In Belgium, as well as in some parts of the Netherlands, senior students celebrate their last 100 days of high school with a special day called 'Chrysostomos' or '100-dagen feest' (100-days party). Tradition states that on this winter day, seniors are allowed to pull pranks on their teachers and fellow students. Some schools handle a theme as dresscode, while others go for the traditional outfit: blue jeans, a black cotton jacket, a black hat (with a red or blue ribbon) and a whistle around the neck. Some even paint their faces and some seniors also carry a spray can (shaving cream or other fluids) to 'attack' the non-seniors with. A noisy march through town is also part of the gig. Later during the day, students perform an act at school, usually a silly show involving school or a parody. In the evening, students head to a rented club to party. This involves dancing, singing and lots of beer to get a taste of fraternity life. Sometimes even teachers join the party to show that they too have a wild side.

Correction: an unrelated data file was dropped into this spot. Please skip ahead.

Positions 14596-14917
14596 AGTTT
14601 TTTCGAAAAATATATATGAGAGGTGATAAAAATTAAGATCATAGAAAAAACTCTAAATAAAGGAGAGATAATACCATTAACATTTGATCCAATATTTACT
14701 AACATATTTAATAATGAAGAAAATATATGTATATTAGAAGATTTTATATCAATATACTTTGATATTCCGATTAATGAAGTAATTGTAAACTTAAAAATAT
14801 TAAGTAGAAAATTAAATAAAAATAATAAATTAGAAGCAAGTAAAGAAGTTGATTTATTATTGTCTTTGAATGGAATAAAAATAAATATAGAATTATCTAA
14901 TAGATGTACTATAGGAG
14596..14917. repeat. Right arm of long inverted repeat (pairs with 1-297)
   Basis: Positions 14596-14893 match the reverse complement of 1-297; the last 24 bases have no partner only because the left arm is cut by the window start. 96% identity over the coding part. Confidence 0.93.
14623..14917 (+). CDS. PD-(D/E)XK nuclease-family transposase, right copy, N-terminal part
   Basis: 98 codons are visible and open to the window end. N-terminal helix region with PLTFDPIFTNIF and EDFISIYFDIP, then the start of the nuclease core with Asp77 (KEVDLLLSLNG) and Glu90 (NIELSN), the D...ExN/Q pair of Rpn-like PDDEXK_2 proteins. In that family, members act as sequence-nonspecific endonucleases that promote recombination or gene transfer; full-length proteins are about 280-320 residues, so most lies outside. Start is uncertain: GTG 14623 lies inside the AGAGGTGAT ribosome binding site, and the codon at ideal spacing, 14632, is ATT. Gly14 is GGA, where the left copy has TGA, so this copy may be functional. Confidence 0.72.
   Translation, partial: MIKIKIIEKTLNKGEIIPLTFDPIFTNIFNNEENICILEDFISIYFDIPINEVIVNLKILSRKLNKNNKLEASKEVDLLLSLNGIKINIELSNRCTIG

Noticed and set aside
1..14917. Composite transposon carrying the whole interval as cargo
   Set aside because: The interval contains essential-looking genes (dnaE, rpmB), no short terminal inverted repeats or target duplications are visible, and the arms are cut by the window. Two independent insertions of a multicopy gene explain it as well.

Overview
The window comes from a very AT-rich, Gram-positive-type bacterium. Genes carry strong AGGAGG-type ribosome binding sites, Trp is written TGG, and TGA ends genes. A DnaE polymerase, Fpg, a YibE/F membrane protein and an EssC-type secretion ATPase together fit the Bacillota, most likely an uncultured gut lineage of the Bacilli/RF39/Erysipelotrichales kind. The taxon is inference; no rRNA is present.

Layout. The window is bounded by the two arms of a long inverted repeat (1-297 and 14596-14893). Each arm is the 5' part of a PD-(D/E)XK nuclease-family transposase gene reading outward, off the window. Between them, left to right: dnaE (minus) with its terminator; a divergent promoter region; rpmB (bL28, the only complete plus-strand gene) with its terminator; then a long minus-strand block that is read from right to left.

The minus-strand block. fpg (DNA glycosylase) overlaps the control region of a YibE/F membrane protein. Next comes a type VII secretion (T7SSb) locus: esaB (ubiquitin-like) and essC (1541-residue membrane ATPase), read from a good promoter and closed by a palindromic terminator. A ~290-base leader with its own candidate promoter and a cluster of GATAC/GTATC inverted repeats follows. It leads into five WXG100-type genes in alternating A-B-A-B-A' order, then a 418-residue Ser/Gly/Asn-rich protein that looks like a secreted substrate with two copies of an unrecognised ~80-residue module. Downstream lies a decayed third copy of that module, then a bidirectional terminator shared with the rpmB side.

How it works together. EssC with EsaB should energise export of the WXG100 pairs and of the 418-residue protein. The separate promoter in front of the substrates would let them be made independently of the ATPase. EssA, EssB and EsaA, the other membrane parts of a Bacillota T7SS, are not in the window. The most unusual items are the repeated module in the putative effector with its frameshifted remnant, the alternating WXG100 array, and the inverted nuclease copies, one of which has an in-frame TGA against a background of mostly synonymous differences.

In Bosnia, Croatia, Serbia and the Republic of Macedonia, matursko veče (also maturalna večer and maturska vecer), as graduation night, is the event held at the end of the senior year. It is similar to prom night in the United States. In Croatia it is sometimes held in January or February, as in Austria.

In Denmark, the prom is called "galla" and takes place before the exams begin. The word "galla" refers to the dresscode which is long dresses for the woman and suits for the men.

In Finland the equivalent of the prom is called Vanhojen tanssit. The event is in February when high school students in their third year stop going to school in order to prepare for their abitur exams, and second grade students become the oldest in the school. Students learn 10–15 dances for the event. Earlier the habit was to wear old clothes and look old. Nowadays clothes are very much the same kind as in US proms.